Brown v. Board of Education of Topeka, 347 U.S. 483 (1954)

You are here:
  • KB Home
  • US Law
  • Brown v. Board of Education of Topeka, 347 U.S. 483 (1954)
< Back


  • Oliver Brown, an African-American, filed a class-action suit against the Board of Education of Topeka, Kansas, in 1951, after his daughter, Linda Brown, was denied entrance to Topeka’s all-white elementary schools.
  • Brown claimed that schools for black children were not equal to the white schools, and that segregation violated the so-called “Equal Protection Clause” of the 14th Amendment to the US Constitution.
  • The 14th Amendment holds that no state can “deny to any person within its jurisdiction the equal protection of the laws.”


  • The US Supreme Court unanimously held that the segregation laws were unconstitutional.
  • The segregation of students in public schools violates the Equal Protection Clause of the 14th Amendment, because separate facilities are inherently unequal.
  • In determining its decision, the Supreme Court compared US society in 1896 with society in 1954:
    • The 1896 decision of Plessy v. Ferguson (which held that segregation was legal, provided the facilities and services were equal) was made when the South had very few public schools and, in some states, education of black children was illegal.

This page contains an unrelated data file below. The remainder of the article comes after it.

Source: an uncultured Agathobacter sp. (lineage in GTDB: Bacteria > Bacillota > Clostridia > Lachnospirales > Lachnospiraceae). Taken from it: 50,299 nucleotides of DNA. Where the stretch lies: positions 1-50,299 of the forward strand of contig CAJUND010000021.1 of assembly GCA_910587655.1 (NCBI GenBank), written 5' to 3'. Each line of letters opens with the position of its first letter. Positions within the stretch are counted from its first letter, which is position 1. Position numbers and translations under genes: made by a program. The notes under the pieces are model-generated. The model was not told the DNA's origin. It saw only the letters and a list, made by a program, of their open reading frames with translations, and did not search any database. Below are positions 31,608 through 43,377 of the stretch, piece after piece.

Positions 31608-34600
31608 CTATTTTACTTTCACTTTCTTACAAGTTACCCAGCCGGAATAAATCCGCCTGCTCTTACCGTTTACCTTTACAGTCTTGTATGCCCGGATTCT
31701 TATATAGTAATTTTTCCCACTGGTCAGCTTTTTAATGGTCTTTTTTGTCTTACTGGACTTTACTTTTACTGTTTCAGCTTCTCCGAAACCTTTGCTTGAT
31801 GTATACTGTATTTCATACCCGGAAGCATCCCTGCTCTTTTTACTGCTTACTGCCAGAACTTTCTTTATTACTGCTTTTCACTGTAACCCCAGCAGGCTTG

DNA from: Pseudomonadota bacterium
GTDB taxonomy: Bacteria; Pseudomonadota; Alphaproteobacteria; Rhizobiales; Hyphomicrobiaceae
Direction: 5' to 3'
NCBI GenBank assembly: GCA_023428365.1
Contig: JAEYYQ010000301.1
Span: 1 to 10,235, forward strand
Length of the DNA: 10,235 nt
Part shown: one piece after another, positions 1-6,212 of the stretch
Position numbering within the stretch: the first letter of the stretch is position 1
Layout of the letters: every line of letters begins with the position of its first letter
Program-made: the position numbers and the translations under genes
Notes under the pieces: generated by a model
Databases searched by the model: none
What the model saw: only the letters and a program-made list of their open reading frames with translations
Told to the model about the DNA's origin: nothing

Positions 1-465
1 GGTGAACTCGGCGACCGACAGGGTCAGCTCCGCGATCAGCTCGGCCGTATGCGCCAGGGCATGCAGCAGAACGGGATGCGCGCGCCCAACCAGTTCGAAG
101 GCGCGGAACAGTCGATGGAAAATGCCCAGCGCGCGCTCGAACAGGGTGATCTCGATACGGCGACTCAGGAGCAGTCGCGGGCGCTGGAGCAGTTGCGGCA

• Contrast this with 1954 where public education was much more widespread.
  • The Supreme Court held that state-mandated segregation, even if implemented in schools of otherwise equal quality, is unequal because “[t]o separate [black children] from others of similar age and qualifications solely because of their race generates a feeling of inferiority as to their status in the community that may affect their hearts and minds in a way unlikely to ever be undone.”
  • Footnotes in the judgment referred to psychological studies which proved that segregated children suffered long last psychological damage.


“We conclude that in the field of public education the doctrine of “separate but equal” has no place. Separate educational facilities are inherently unequal. Therefore, we hold that the plaintiffs and others similarly situated for whom the actions have been brought are, by reason of the segregation complained of, deprived of the equal protection of the laws guaranteed by the Fourteenth Amendment.”

Full Text

The full text is available here:

-- Download Brown v. Board of Education of Topeka, 347 U.S. 483 (1954) as PDF --

FavoriteLoadingSave this case